Our Seed Mixes
British Wildflower Seeds sells packets of seeds either harvested from wildflower meadows or mixes put together from individual species. The seeds are the most recent available and cleaned, so they don’t include chaff or creepy crawlies! Each packet is packed to order, and should be used within a year of receipt.
The “direct harvested” seed mixes are taken from meadows around the country, often ancient, and typically include a high proportion of flowers to grasses. The standard mix for grasses:flowers in commercial mixes is 80:20 or even 90:10, whereas our direct harvest mixes are often as high as 30:70, often with an enormous variety of species represented. This means that they’re not just ecologically sound but also attractive, and offer great value for money.
“Wildflower seeds” are routinely mis-sold in the UK. It’s likely that the majority of “wildflower seeds” you’ll find online or at seed merchants are actually imported or agricultural cultivars, with limited value for wildlife (they look odd too, and live less long). Worse, many “wildflower” seed mixes sold at garden centres include – sometimes exclusively – flowers which are “wild” in foreign and exotic climes. These mixes have their place, of course, and they can be excellent for bees, for example, but we think it’s important that consumers understand what they are.
Why Native Wildflowers?
We think using plants indigenous to the UK is important for two reasons. Firstly, because people are forgetting what their native flora actually looks like, and forgetting its wonderful and diverse aesthetic appeal. Secondly, these plants are the basic building block for a diverse and fascinating ecosystem. I’m always amazed how quickly animals move in to newly established wildflower meadow areas, and at the growing variety that you can attract. This is one of the reasons we include grasses in all of our mixes; British meadow grasses not only look lovely but provide the habitat and food plants many animals need. There's increasing evidence that our pollinators prefer native flowers to ornamentals too.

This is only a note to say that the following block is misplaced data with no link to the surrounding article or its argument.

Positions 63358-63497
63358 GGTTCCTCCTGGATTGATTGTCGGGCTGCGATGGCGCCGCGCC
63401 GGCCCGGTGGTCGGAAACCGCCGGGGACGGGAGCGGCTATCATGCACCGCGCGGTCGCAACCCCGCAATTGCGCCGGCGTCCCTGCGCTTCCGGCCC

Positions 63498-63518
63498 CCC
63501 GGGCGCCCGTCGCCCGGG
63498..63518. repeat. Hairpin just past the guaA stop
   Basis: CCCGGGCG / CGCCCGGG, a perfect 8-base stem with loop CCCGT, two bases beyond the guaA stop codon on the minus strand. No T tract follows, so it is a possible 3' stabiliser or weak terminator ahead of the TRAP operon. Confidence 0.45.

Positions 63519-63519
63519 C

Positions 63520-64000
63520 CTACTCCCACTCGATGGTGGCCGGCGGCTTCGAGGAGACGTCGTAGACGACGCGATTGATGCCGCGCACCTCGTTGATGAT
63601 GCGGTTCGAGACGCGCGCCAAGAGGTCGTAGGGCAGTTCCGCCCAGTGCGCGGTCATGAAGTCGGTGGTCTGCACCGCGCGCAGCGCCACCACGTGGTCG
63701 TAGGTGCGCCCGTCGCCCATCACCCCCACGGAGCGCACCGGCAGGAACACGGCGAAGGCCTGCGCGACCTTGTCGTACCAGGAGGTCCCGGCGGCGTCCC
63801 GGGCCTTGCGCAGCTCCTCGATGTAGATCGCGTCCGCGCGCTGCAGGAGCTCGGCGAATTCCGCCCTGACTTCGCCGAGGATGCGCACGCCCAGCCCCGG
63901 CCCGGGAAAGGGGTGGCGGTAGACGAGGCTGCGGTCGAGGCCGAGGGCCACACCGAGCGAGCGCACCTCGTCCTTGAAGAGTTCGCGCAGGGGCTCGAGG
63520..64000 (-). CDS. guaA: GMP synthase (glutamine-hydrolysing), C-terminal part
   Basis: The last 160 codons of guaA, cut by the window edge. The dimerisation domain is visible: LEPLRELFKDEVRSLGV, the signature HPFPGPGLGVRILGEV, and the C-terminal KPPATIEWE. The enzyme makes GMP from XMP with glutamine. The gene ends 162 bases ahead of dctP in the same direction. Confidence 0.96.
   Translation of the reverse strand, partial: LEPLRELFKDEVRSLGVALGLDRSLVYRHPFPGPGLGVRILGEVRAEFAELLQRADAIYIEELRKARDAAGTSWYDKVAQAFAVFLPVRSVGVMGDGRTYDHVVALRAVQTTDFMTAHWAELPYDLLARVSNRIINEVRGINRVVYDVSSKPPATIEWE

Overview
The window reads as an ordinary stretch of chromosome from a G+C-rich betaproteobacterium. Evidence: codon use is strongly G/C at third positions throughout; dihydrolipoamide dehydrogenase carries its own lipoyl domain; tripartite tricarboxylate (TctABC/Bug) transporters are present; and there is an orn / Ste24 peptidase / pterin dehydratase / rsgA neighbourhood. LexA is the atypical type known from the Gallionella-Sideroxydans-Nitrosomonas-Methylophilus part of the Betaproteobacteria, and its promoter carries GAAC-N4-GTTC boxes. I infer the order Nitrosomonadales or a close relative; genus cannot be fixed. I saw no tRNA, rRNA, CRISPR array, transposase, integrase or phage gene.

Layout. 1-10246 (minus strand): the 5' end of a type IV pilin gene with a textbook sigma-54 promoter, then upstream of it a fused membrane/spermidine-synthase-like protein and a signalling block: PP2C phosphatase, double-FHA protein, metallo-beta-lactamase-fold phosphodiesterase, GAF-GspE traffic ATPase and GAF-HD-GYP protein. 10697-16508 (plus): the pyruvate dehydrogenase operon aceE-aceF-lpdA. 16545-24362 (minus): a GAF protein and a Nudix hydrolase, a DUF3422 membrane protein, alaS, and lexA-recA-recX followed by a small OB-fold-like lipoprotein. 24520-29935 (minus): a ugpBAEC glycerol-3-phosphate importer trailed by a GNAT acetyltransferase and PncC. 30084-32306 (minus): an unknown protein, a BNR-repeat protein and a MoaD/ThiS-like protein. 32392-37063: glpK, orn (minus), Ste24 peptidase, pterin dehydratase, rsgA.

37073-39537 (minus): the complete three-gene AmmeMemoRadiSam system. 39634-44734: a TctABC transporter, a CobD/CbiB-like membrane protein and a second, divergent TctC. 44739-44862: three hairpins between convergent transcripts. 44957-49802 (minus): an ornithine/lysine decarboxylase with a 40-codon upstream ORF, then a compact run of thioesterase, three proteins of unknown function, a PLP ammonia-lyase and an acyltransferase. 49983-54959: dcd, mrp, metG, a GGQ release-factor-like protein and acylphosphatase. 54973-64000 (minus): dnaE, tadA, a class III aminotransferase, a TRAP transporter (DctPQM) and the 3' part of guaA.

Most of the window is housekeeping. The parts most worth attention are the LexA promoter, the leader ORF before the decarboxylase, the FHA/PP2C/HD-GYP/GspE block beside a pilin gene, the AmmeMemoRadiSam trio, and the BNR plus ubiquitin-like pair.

It’s important to try to use not just UK sourced seed, but if possible local seed mixes. These are likely to be more successful, more distinctive and diverse, and look more appropriate to the local landscape. They will be more helpful to local fauna, and also help preserve local genetic variations. It will come as no surprise to hear that the folk who produce these mixes aren’t large seed merchants or agricultural companies; British Wildflower Seeds uses small, dedicated and knowledgeable suppliers who deserve our encouragement and support.
Our suppliers are skilled specialists. Some of them are trained botanists, and others have many years of experience in harvesting, storing and processing wildflower seed. This can be more difficult than you could imagine!
We can find very few organically certified sites to harvest from. Most of the direct harvest mixes have very low or no chemical inputs, but are not certified. They may have no inputs other than from grazing livestock. Herbicides are sometimes selectively used in the production of some of the other seed mixes here. No insecticides or neonicotinoids are used in any. It is very difficult to find organically certified wildflower seed, to our frustration. To my knowledge there isn't the organically certified seed available in the UK produced in commercial quantities to combine into generic mixes.
...was a difficult harvest, and the market has seen a surge in demand for good quality wildflower seed mixes. They're consequently more expensive than they have been. In this pricing environment we would definitely recommend looking at "direct harvest" mixes.
You will find instructions on seeding and establishment on the back of every seed packet, as well as a lot of information here. If you need further help please get in touch.